NASA's Plan To Protect GPS Satellites? Hand Them Over To Homeland Security.

Why this is making a splash today, I can’t really answer, but here we go. Nasa published a white paper [PDF] in November that discusses how best to protect our GPS satellites from any sort of impropriety. The primary suggestion is to have the president declare our GPS satellites critical infrastructure. Once they’ve been classified as such the Department of Homeland Security will be put in charge of making sure they’re fully operational.

Once that’s taken care of you can move onto the smaller steps: establish a program to more quickly report (and subsequently repair) any malfunctioning satellite; criminalize the jamming of GPS signals; tell commercial manufacturers to ensure that their GPS devices don’t clonk out because, say, it’s cloudy outside or there’s a light breeze; and and to fun a GPS back-up service. If, for whatever James Bond reason, the satellites stop working and GPS ceases to function it’d be helpful to have a Plan B so that airplanes don’t fall out of the sky and whatnot.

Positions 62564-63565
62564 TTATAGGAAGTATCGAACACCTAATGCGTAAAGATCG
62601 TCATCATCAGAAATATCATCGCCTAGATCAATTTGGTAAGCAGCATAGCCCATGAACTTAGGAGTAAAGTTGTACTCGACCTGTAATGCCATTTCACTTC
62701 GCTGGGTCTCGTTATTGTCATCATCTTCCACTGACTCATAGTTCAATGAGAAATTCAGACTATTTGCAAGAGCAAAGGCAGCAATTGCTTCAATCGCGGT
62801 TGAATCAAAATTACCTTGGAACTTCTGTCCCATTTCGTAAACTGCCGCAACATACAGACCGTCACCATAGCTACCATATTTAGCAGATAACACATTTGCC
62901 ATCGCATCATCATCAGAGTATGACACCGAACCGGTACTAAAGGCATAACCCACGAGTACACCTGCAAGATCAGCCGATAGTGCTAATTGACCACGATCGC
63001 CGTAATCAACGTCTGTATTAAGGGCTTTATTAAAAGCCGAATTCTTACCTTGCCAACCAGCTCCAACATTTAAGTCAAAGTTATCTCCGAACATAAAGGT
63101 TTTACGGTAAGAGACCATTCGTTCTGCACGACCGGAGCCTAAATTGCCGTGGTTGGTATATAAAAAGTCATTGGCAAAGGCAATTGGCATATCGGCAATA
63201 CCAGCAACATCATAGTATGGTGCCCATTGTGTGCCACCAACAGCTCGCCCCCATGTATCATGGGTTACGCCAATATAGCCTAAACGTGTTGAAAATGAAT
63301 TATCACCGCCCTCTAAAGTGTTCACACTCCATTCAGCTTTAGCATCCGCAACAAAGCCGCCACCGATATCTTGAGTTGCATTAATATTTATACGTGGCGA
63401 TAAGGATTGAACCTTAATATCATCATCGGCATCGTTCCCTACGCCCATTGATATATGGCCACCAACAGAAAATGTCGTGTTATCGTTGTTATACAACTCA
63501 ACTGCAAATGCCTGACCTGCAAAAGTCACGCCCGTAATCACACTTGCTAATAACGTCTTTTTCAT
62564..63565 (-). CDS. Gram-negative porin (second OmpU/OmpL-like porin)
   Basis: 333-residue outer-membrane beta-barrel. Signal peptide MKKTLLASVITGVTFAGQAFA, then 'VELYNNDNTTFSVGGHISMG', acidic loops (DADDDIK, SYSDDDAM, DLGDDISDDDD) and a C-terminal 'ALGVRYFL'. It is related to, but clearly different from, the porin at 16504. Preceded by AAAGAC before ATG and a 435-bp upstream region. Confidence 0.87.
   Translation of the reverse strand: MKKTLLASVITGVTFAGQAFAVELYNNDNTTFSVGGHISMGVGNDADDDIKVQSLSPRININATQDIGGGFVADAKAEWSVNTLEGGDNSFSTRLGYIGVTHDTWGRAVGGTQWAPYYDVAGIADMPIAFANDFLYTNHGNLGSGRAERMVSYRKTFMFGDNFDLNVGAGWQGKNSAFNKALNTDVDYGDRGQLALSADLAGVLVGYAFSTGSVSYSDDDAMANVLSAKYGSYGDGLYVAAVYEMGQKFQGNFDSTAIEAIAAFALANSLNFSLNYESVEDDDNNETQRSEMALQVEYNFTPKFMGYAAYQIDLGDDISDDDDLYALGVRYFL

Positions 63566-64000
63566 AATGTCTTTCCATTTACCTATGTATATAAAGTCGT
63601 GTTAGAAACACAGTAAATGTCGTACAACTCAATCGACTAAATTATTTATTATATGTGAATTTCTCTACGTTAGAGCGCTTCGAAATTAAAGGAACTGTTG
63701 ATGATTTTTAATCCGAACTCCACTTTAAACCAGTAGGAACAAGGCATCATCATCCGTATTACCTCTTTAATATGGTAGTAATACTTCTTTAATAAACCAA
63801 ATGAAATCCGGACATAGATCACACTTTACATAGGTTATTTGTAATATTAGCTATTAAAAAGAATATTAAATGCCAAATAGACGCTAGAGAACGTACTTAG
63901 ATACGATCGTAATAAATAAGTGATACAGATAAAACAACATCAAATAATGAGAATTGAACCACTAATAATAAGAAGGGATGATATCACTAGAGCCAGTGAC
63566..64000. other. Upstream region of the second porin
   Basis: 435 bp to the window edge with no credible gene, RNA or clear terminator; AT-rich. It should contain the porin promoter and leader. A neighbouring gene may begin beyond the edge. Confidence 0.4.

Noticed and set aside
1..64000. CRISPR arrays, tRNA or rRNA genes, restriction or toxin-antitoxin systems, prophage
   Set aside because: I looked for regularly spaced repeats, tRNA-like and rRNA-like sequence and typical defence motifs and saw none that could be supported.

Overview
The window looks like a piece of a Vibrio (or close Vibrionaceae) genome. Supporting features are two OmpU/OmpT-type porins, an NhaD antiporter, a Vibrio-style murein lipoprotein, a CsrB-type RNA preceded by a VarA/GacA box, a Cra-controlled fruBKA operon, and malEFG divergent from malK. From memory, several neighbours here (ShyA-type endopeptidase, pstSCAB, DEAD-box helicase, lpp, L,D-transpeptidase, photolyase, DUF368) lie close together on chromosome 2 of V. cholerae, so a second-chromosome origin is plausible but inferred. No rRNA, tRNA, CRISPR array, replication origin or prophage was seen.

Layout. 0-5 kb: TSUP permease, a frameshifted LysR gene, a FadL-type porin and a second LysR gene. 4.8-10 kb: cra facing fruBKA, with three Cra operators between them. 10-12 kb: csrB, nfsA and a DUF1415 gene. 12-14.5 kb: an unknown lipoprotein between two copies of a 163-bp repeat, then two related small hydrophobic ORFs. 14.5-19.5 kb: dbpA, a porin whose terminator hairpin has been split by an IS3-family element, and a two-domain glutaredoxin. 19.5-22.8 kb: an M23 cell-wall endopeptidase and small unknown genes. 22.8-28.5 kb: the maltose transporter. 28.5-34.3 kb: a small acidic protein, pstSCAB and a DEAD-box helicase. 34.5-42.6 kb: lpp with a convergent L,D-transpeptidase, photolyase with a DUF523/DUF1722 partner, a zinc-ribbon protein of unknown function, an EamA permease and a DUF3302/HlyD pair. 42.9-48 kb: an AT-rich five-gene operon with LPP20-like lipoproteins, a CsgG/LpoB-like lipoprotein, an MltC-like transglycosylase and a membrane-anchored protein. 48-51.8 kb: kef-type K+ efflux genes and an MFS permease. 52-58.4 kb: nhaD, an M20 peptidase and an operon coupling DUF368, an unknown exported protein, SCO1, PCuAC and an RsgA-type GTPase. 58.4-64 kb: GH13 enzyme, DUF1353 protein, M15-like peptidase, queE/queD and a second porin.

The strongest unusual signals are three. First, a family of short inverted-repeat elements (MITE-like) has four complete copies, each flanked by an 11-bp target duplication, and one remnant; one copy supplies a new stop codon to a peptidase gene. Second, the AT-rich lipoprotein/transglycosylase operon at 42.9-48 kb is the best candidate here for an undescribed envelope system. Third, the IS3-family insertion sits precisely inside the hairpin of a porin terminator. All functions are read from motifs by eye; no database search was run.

(There used to be a system that could accomplish much the same tasks as GPS called LORAN, based on radio, but that’s been phased out in the U.S.)

It turns out that The Economist recently reported on a DARPA project that would create a free smartphone app that people could use that would detect GPD jammers. Once detected, the app would inform the authorities that something was afoot, much like that “good citizen” app that made headlines several months ago.